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Kennett Consolidated School District (KCSD) provides special education and related services to resident children with disabilities, between the ages of five and twenty-one. Additionally, resident children ages three through five may qualify for early intervention services provided by the Chester County Intermediate Unit (CCIU).

The purpose of this notice is to describe:

  • the types of disabilities that might qualify a child for such programs and services
  • the process by which the district screens and evaluates such students to determine eligibility
  • the special rights that pertain to such children and their parents or legal guardians
  • special education programs and related services that are available
  1. What types of disabilities might qualify a child for special education and related services?
  2. What programs and services are available for children to determine eligibility for special education and related services?
  3. How does the district screen and evaluat children to determine eligibility for special education and related services?
  4. What special rights and protections do children with disabilities and their parents have?
  5. Student Records

This notice is only a summary of the special education services, evaluation and screening activities, and rights and protections pertaining to children with disabilities, children thought to be disabled, and their parents.

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Open quote

What we see depends mainly on what we look for.
- Sir John Lubbock

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Question 1: What types of disability might qualify a child for special education and related services?

Under the federal Individuals with Disabilities Education Act, or IDEA, children qualify for special education and related services if they have one or more of the following disabilities and, as a result, need such services:

  1. mental retardation
  2. hearing impairments, including deafness
  3. speech or language impairments
  4. visual impairments, including blindness
  5. serious emotional disturbance
  6. orthopedic impairments, or physical disabilities
  7. autism, including pervasive developmental disorders
  8. traumatic brain injury, or neurological impairments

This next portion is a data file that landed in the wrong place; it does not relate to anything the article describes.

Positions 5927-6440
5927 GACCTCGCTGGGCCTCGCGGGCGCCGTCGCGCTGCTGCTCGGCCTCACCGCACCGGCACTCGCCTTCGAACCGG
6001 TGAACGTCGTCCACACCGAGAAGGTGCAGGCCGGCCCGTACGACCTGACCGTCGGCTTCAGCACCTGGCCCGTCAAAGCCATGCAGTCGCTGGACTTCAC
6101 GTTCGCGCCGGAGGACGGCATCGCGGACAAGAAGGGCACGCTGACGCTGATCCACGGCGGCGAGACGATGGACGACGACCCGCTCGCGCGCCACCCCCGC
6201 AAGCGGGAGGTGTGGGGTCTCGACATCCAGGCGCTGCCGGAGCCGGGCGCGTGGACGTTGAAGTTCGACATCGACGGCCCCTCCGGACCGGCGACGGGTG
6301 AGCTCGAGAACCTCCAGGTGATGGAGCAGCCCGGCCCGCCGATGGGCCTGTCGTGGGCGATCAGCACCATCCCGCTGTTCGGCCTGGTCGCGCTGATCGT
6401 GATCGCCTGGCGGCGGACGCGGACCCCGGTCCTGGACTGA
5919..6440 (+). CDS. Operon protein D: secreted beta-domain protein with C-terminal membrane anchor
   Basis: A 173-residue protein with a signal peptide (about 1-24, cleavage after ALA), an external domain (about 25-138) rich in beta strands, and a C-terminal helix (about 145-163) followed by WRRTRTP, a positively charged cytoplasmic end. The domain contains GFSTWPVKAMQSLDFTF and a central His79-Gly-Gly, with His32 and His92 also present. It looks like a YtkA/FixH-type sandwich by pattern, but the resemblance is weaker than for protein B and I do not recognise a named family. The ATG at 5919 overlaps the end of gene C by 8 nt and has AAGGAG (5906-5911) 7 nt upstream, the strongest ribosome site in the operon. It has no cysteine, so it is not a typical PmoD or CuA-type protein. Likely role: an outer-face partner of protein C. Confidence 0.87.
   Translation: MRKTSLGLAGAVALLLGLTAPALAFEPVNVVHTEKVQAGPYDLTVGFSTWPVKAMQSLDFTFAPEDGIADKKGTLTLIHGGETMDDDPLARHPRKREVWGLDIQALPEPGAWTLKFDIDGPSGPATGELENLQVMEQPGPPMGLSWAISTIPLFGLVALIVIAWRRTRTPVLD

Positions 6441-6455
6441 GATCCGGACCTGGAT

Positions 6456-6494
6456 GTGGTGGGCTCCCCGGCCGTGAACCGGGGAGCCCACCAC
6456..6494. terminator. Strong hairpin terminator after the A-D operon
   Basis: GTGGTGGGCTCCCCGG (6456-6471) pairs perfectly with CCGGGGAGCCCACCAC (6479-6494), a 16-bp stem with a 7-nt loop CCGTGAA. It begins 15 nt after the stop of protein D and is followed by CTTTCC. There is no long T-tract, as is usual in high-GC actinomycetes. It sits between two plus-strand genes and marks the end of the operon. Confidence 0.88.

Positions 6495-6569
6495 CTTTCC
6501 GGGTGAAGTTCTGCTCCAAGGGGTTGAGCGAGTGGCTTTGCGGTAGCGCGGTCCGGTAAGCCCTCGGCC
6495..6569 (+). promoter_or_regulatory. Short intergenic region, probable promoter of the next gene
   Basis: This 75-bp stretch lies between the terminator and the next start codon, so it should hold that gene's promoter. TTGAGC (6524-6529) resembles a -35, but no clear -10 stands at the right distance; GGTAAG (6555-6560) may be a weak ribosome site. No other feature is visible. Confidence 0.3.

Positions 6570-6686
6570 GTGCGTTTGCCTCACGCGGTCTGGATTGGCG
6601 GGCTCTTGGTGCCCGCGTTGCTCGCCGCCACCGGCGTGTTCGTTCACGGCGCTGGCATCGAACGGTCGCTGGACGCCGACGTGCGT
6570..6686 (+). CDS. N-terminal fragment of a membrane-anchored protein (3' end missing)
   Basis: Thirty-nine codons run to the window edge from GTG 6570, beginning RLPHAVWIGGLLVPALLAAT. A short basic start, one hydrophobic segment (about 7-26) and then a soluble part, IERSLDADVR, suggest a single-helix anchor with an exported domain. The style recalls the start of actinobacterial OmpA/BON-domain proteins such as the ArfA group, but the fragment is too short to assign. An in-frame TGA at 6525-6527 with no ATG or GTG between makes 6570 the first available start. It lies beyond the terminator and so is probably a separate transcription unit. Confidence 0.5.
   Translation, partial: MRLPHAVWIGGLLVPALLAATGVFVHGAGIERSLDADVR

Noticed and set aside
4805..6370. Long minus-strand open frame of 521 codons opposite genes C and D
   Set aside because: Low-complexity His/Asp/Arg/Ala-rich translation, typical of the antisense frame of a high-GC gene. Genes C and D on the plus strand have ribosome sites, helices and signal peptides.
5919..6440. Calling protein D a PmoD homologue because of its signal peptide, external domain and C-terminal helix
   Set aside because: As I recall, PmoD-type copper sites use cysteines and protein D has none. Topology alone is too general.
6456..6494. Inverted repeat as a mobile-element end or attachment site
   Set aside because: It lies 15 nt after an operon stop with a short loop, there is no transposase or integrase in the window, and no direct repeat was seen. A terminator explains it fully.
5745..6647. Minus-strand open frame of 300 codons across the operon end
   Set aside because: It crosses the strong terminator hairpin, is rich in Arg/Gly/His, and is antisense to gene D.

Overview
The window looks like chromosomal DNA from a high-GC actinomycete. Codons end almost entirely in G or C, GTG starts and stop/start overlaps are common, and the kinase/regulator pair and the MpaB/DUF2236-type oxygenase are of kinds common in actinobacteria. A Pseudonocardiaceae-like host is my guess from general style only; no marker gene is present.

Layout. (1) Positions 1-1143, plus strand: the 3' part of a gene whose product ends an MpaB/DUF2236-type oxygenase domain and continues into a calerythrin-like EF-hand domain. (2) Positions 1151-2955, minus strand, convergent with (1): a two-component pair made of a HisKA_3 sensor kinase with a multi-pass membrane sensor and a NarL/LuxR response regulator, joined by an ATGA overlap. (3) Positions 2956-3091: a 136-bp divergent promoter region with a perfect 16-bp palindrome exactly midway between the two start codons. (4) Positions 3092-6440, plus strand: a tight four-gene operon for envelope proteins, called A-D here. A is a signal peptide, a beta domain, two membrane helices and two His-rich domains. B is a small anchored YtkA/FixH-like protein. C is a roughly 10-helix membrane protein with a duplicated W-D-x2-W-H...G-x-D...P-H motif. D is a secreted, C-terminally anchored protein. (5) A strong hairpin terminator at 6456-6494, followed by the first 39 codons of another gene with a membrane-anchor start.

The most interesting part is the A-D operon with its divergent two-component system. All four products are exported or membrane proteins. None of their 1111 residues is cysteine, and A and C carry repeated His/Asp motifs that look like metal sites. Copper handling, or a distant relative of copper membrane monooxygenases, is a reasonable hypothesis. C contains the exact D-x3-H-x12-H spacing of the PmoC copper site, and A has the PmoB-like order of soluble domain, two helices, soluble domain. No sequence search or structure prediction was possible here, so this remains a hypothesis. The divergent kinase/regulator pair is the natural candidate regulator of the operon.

9. other health impairment
  10. specific learning disabilities

Children age three through the age of admission to first grade are also eligible if they have developmental delays and, as a result, need special education and related services. Children with more than one of the foregoing disabilities could qualify for special education and related services as having multiple disabilities.

The legal definitions of these disabilities, which the public schools are required to apply under IDEA, may differ from those used in medical or clinical practice. The legal definitions, moreover, could apply to children with disabilities that have very different medical or clinical disorders. A child with attention deficit hyperactivity disorder, for example, could qualify for special education and related services as a child with "other health impairments", "serious emotional disturbance", or "specific learning disabilities" if the child meets the eligibility criteria under one or more of these disability categories and if the child needs special education and related services as a result.

Under Section 504 of the federal Rehabilitation Act of 1973, and under the federal Americans with Disabilities Act, some school age children with disabilities who do not meet the eligibility criteria outlined above might nevertheless be eligible for special protections and for adaptations and accommodations in instruction, facilities, and/or activities. Children are entitled to such protections, adaptations, and accommodation if they have a mental or physical disability that substantially limits or prohibits participation in or access to an aspect of the school program.

Question 2: What programs and services are available for children with disabilities?

The district must ensure that children with disabilities are educated to the maximum extent possible in the regular education environment, and that the instruction they receive conforms as much as possible to the instruction that non-disabled students receive. Depending on the nature and severity of the disability, the district provides special education programs and services in:

  • the public school the child would attend if not disabled
  • an alternative regular public school either in or outside the district
  • an alternative regular public school either in or outside the district
  • a special education center operated by a public school entity
  • an approved private school or other private facility licensed to serve children with disabilities
  • residential school
  • an approved out-of-state program
  • the home

Special education services are provided according to the primary educational needs of the child, not the category of disability. The types of service available are:

  • learning support, for students who primarily need assistance with development academic skills